"Modern" Map of the British Isles with the Island of Brazil
"Tabula Nova Angliae & Hiberniae", Ptolemy/Fries
Period: 1541 (published)
Publication: Claudii Ptolemaei Alexandrini Geographicae…
Color: Hand Color
16.1 x 11.1 inches
40.9 x 28.2 cm
Claudius Ptolemy was a mathematician, astronomer and geographer who worked in Alexandria, then a part of the Roman Empire, in the 2nd century AD. One of the most learned and influential men of his time, his theories dominated both astronomy and geography for nearly 1500 years. His writings were kept alive by Arabic scholars during the Middle Ages and reemerged in Europe during the Renaissance. The birth of printing led to wide dissemination of his great works on astronomy and geography. There were a number of editions of his Geographia beginning in 1477. These early editions contained maps based on his original writings, known as Ptolemaic maps. As geographic knowledge increased with the explorations of Columbus, Magellan, Cabot and others, maps of the New World were added, and maps of the Old World were revised. Ptolemy's Geographia continued to be revised and published by some of the most important cartographers including Martin Waldseemuller, Sebastian Munster, Giacomo Gastaldi, Jodocus Hondius, and Gerard Mercator (whose last edition was published in 1730).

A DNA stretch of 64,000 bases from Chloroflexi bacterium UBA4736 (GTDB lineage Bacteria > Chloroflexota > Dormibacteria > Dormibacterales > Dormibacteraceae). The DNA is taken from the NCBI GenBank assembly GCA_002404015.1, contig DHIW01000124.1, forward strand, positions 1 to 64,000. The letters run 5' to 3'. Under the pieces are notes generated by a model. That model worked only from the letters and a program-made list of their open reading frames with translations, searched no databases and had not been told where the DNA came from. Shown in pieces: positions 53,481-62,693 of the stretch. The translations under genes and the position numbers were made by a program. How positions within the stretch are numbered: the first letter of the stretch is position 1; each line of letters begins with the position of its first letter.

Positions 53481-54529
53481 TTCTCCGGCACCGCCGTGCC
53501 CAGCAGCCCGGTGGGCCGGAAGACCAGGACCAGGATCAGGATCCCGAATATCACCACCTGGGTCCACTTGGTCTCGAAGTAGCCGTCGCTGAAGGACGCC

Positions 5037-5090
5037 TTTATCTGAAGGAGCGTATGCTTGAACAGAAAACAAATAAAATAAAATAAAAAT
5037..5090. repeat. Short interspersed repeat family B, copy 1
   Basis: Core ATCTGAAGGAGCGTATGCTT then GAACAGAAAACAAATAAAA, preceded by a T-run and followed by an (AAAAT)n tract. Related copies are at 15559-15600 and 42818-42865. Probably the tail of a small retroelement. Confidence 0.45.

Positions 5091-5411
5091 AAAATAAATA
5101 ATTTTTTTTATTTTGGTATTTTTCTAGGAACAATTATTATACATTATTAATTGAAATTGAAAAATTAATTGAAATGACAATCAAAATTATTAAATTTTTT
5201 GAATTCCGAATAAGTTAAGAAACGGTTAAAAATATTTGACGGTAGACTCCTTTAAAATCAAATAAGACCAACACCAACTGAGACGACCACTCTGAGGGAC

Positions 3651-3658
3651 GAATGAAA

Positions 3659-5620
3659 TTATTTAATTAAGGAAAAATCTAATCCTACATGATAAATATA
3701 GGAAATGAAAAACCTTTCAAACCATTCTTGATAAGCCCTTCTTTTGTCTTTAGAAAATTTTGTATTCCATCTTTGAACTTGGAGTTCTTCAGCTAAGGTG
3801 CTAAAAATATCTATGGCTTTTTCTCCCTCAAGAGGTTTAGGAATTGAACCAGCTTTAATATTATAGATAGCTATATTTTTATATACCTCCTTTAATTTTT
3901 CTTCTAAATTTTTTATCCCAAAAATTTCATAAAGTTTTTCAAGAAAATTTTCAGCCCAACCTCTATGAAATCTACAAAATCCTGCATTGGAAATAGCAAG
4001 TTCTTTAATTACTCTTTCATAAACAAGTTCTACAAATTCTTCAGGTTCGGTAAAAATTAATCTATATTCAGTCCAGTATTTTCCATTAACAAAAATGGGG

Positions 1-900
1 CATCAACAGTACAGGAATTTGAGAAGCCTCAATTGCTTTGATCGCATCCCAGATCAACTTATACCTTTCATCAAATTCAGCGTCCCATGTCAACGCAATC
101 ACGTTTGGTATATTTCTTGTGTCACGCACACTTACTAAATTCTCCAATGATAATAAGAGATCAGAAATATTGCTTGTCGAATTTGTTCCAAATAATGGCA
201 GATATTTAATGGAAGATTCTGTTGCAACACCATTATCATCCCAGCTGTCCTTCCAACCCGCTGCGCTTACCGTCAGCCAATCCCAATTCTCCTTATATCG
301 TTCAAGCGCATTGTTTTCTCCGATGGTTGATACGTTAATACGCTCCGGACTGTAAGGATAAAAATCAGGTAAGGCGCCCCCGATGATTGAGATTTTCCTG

This superb Ptolemaic map is a reduced size version of Waldseemuller's modern map of the British Isles. Waldseemuller based his map on Italian portolan charts, although not necessarily from the most up-to-date charts. The principal cities and rivers are located, as well as a large mountain range between England and Scotland. The majority of the place names appear on the south coast of England, which had been more visited by mariners at the time. Ireland is shown pear-shaped with the "purgatorium of S. Patrick" labeled in the north. To the west of Ireland is the mythical island of Brazil, which continued to appear on maps for over 100 years. This map is from the same woodblock used for the 1522, 1525 and 1535 editions. It was printed by Gaspar Treschsel in Vienne, and is sometimes called the Lugduni-Vienne edition.
References: Mickwitz & Miekkavaara #211-29; Shirley (BI to 1650) #31.
Light scattered foxing on paper with a bunch of grapes watermark.